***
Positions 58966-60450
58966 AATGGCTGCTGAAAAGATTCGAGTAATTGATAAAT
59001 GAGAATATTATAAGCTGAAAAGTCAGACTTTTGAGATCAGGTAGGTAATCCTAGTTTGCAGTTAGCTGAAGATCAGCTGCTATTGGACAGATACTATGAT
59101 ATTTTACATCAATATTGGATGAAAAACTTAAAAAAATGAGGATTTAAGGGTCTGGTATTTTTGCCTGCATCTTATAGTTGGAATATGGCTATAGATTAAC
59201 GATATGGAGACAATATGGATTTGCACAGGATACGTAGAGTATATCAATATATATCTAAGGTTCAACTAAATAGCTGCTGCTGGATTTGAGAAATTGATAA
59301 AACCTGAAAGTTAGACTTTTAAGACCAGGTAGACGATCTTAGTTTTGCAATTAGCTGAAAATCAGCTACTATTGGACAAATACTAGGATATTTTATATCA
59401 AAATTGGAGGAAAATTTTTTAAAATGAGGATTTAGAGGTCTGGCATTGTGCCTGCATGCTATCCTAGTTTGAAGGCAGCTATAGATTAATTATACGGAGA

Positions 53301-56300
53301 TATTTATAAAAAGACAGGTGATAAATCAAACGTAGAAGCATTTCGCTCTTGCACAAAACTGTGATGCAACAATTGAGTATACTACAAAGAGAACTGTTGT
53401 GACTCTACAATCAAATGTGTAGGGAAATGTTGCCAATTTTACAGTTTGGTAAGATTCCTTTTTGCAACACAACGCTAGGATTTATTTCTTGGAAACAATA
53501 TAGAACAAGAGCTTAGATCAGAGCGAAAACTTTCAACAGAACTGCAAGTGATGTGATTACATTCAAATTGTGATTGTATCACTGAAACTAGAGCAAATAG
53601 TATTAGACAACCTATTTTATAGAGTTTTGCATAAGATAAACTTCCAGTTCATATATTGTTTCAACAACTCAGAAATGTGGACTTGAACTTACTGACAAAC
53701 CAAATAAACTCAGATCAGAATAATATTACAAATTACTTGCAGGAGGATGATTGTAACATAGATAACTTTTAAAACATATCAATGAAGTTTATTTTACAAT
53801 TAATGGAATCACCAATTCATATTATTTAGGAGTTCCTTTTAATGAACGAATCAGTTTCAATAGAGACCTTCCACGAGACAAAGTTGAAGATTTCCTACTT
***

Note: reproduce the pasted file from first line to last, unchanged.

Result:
Positions 58966-60450
58966 AATGGCTGCTGAAAAGATTCGAGTAATTGATAAAT
59001 GAGAATATTATAAGCTGAAAAGTCAGACTTTTGAGATCAGGTAGGTAATCCTAGTTTGCAGTTAGCTGAAGATCAGCTGCTATTGGACAGATACTATGAT
59101 ATTTTACATCAATATTGGATGAAAAACTTAAAAAAATGAGGATTTAAGGGTCTGGTATTTTTGCCTGCATCTTATAGTTGGAATATGGCTATAGATTAAC
59201 GATATGGAGACAATATGGATTTGCACAGGATACGTAGAGTATATCAATATATATCTAAGGTTCAACTAAATAGCTGCTGCTGGATTTGAGAAATTGATAA
59301 AACCTGAAAGTTAGACTTTTAAGACCAGGTAGACGATCTTAGTTTTGCAATTAGCTGAAAATCAGCTACTATTGGACAAATACTAGGATATTTTATATCA
59401 AAATTGGAGGAAAATTTTTTAAAATGAGGATTTAGAGGTCTGGCATTGTGCCTGCATGCTATCCTAGTTTGAAGGCAGCTATAGATTAATTATACGGAGA

Positions 53301-56300
53301 TATTTATAAAAAGACAGGTGATAAATCAAACGTAGAAGCATTTCGCTCTTGCACAAAACTGTGATGCAACAATTGAGTATACTACAAAGAGAACTGTTGT
53401 GACTCTACAATCAAATGTGTAGGGAAATGTTGCCAATTTTACAGTTTGGTAAGATTCCTTTTTGCAACACAACGCTAGGATTTATTTCTTGGAAACAATA
53501 TAGAACAAGAGCTTAGATCAGAGCGAAAACTTTCAACAGAACTGCAAGTGATGTGATTACATTCAAATTGTGATTGTATCACTGAAACTAGAGCAAATAG
53601 TATTAGACAACCTATTTTATAGAGTTTTGCATAAGATAAACTTCCAGTTCATATATTGTTTCAACAACTCAGAAATGTGGACTTGAACTTACTGACAAAC
53701 CAAATAAACTCAGATCAGAATAATATTACAAATTACTTGCAGGAGGATGATTGTAACATAGATAACTTTTAAAACATATCAATGAAGTTTATTTTACAAT
53801 TAATGGAATCACCAATTCATATTATTTAGGAGTTCCTTTTAATGAACGAATCAGTTTCAATAGAGACCTTCCACGAGACAAAGTTGAAGATTTCCTACTT